Richmond is heading in the right direction with respect to becoming safer for bikes and pedestrians. The Richmond area has fantastic off-road trails, but when it comes to on-road connections, drivers and bikers need to learn how to respect each other’s rights. What are some of the common mistakes and assumptions about safe biking?
According to state law, a bicycle is a vehicle when operated on a roadway. Bicyclists and motorists basically have the same rights and duties, and the laws governing traffic regulation apply equally to both. A few safety considerations, summarized from VDOT:
- Bicyclists must obey all traffic signs, signals, lights, and markings.
- Bicyclists must signal their intentions to stop or turn.
- Bicyclists must ride with the flow of traffic on the right side of the highway.
- Bicycles may be ridden on sidewalks unless prohibited by local ordinance or traffic control devices. While on sidewalks and shared use paths, bicyclists must always yield the right of way to pedestrians and give an audible signal before passing a pedestrian.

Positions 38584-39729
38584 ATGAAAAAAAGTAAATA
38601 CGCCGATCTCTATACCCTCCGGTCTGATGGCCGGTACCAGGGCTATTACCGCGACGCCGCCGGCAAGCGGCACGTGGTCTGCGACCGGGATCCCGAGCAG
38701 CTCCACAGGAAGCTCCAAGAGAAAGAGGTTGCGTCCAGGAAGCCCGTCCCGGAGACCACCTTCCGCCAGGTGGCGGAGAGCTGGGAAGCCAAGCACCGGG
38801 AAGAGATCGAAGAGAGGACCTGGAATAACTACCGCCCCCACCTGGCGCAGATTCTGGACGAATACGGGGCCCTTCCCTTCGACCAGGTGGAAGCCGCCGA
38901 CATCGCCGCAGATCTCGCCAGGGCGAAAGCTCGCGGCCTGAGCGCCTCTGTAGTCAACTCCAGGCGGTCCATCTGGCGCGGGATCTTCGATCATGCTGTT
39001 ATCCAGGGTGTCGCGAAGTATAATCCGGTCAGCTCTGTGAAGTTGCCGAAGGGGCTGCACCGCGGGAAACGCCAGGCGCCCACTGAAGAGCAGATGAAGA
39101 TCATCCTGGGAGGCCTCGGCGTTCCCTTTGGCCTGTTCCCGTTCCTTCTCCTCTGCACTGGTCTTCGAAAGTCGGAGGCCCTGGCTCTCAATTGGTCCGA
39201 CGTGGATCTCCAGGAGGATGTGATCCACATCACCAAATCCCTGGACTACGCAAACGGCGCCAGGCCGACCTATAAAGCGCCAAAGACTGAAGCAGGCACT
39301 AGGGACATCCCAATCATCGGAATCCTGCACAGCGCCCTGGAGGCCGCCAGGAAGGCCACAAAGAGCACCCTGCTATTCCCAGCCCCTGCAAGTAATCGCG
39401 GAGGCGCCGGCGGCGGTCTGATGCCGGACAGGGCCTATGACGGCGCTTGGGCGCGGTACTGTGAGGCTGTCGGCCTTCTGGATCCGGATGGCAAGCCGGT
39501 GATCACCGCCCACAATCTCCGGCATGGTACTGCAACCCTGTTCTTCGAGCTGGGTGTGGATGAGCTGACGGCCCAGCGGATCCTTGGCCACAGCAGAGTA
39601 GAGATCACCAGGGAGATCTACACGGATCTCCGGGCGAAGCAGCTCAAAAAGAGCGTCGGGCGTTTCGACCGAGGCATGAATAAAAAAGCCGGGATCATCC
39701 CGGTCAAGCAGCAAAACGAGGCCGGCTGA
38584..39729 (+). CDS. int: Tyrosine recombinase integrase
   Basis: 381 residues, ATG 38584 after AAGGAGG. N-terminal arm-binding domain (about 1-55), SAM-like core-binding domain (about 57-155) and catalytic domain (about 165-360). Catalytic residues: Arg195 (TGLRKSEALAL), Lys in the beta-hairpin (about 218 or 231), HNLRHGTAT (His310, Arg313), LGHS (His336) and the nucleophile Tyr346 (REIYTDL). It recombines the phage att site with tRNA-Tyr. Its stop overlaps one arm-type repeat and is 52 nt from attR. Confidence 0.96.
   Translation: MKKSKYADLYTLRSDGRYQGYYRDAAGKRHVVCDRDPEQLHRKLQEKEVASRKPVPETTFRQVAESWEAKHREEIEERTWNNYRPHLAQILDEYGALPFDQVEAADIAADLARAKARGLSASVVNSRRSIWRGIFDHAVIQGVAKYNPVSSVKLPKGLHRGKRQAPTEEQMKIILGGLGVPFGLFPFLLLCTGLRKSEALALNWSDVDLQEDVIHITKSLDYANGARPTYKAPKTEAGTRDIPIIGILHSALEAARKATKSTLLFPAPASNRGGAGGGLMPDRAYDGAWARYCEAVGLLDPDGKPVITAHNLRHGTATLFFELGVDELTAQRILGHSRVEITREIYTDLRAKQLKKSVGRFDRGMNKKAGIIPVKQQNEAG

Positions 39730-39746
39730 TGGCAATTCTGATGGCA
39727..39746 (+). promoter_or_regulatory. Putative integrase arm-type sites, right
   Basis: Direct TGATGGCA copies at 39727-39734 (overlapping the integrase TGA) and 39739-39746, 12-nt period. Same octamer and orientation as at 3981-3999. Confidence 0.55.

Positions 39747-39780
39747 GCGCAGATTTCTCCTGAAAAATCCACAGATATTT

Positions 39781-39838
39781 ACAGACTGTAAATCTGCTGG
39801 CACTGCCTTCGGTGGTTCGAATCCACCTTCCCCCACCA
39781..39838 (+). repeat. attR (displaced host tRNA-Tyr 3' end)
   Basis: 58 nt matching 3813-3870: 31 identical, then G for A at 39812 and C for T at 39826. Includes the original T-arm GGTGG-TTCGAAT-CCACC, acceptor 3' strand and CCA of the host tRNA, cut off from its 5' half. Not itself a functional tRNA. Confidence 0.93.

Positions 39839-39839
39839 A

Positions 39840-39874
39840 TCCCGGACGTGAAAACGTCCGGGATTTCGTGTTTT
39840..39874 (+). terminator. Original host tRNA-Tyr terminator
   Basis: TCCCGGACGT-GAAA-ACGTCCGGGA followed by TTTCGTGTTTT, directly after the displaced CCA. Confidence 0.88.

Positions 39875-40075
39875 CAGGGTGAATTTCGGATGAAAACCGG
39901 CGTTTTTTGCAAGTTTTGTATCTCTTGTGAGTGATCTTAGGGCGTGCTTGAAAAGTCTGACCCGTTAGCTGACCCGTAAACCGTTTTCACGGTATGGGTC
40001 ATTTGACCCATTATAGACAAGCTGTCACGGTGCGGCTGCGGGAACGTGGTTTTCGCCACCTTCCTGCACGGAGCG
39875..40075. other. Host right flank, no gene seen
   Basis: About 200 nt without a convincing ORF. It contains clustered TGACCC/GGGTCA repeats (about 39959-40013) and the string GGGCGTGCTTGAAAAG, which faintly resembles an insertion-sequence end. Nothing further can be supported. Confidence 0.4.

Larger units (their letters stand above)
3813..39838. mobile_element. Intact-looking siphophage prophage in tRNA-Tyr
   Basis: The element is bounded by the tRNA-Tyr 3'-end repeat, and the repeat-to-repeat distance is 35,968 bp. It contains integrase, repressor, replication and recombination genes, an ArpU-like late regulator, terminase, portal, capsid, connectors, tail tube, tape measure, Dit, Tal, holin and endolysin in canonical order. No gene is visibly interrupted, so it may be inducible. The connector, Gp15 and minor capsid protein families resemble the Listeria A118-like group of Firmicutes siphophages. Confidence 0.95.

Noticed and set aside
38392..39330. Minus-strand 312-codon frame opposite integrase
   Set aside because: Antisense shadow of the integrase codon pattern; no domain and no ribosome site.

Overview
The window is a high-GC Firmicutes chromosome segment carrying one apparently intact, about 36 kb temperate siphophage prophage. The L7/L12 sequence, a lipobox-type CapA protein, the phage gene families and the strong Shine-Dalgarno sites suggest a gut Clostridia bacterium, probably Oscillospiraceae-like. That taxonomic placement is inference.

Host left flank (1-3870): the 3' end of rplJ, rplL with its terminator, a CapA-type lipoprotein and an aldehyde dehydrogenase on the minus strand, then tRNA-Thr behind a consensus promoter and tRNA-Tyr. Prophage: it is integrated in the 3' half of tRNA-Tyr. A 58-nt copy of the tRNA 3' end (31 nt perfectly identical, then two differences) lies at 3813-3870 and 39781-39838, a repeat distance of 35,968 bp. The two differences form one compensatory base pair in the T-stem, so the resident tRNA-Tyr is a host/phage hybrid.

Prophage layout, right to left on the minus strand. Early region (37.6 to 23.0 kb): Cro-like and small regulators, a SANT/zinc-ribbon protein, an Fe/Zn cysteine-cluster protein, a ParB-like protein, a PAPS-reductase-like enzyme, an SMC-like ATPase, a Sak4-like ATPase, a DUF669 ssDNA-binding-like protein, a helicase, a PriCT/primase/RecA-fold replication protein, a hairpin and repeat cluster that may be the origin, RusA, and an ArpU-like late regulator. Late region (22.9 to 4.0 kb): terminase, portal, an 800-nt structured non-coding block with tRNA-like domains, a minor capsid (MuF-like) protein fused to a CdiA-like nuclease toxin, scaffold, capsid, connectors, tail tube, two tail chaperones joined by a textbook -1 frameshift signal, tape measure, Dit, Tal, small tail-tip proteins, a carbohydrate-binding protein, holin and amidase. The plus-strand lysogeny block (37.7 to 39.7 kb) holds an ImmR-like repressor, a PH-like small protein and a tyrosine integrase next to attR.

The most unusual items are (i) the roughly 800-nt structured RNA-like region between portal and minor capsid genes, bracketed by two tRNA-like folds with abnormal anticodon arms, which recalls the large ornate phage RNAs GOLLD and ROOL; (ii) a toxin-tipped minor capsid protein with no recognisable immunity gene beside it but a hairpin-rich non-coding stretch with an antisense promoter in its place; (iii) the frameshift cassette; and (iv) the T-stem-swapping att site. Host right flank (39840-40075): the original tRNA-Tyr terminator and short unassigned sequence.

- Bicyclists are not permitted to wear earphones in both ears while riding a bicycle. Several jurisdictions in Virginia require that every person 14 or younger shall wear a protective helmet whenever riding or being carried on a bicycle on any highway, sidewalk, or public bicycle path. The only locality in the Richmond area is Petersburg.
- Every bicycle ridden between sunset and sunrise must have at least one white headlamp with the light being visible at least 500 feet to the front. The bicycle must have a red reflector on the rear visible at least 600 feet to the rear. On roads posted with speed limit of 35 mph or greater, the bicyclist must additionally be equipped with at least one red tail light visible from 500 feet to the rear.